(Last Updated on : 30-10-2014)
Authorship of Atharva Veda
has been classified into two groups of sages known as the Atharvanas and the Angirasa. Later it has been attributed to the Bhrigu and Angirasa. It has also been ascribed to other sages such as Kausika, Vasistha and Kasyapa. Its two surviving branches are known as Saunakiya and Paippalada. Authorship of Atharva Veda has been attributed to a sage named Atharvan. This text was not composed by him alone. Some major hymns have been composed by him. In Rig Veda he is mentioned as one who knows how to create fire. Creation and preservation of fire is among the ancient technologies of the pre-historic people.
Sage Angiras has also been credited of having composed some parts of Atharva Veda. Angiras is also considered as the surname and many sages used this surname. Sage Angirasa is associated with fire along with Atharvans and Bhrigus. In fact Atharvangirasa is used as an alternate name for Atharva Veda. However later it was reduced to 'Atharva'.
It has also been considered that the name 'Atharvangirasa' indicated a single person who belonged to the Angirasa branch of the Atharvan sages. There is also a possibility that the branches of the Bhrigus and that of the Angirasas, originated from the single tribe of the Atharvans. Therefore there is a possibility that an Atharvan of Angirasa branch initiated the tradition of Atharva Veda. This was later abandoned by the Angirasa and took over by the Bhrigu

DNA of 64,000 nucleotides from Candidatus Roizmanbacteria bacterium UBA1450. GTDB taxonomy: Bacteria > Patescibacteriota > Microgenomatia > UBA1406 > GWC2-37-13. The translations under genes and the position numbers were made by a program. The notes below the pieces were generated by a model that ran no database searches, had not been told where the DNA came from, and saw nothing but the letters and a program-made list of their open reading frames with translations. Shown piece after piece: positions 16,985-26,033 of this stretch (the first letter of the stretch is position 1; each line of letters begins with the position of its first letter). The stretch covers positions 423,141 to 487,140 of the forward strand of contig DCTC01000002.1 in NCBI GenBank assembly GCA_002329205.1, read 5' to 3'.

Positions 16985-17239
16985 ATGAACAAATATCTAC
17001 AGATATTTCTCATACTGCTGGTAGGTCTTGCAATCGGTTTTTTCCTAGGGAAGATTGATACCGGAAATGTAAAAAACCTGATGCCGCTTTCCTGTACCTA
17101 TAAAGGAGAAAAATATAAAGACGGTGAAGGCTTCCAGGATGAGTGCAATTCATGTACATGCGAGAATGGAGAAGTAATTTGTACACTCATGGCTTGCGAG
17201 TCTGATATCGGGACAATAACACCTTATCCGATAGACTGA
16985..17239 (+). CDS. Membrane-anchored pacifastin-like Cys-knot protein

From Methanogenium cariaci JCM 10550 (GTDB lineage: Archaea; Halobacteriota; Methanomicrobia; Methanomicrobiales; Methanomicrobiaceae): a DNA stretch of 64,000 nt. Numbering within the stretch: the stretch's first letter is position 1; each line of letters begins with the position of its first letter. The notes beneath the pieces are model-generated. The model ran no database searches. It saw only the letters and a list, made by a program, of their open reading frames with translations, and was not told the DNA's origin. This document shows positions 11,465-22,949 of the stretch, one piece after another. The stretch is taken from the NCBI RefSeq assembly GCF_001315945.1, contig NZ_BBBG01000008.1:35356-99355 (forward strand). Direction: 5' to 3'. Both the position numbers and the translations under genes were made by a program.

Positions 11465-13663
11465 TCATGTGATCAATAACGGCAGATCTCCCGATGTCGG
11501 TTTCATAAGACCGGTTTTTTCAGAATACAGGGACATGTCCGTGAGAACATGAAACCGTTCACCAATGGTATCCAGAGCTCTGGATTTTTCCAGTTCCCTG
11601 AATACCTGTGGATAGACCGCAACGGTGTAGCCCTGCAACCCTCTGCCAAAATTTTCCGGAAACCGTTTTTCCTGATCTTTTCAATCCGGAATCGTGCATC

According to the the Gopatha Brahmana, a later-Vedic text, Atharva Veda's authorship is attributed to sages Bhrigu and Angirasa. This indicates that the lineage of Bhrigus and the Angirasas was derived from the ancient Atharvan sages. However in later stages it is seen that Angirasas distance themselves from their Atharvan ancestry. The Bhrigus continued with their ancestral Atharvan traditions.
Black magic has been ascribed to Angiras, whose name is related to Agni, the divine messenger. Atharvan, another author derives from the old Iranian root, 'atar 'that means fire. Bhrigu, third author was considered as the name of a tribe which opposed Sudas in the battle of ten kings in the Rig Veda
. The fourth author is Brahman, the name which has been assigned to the Atharvan priest.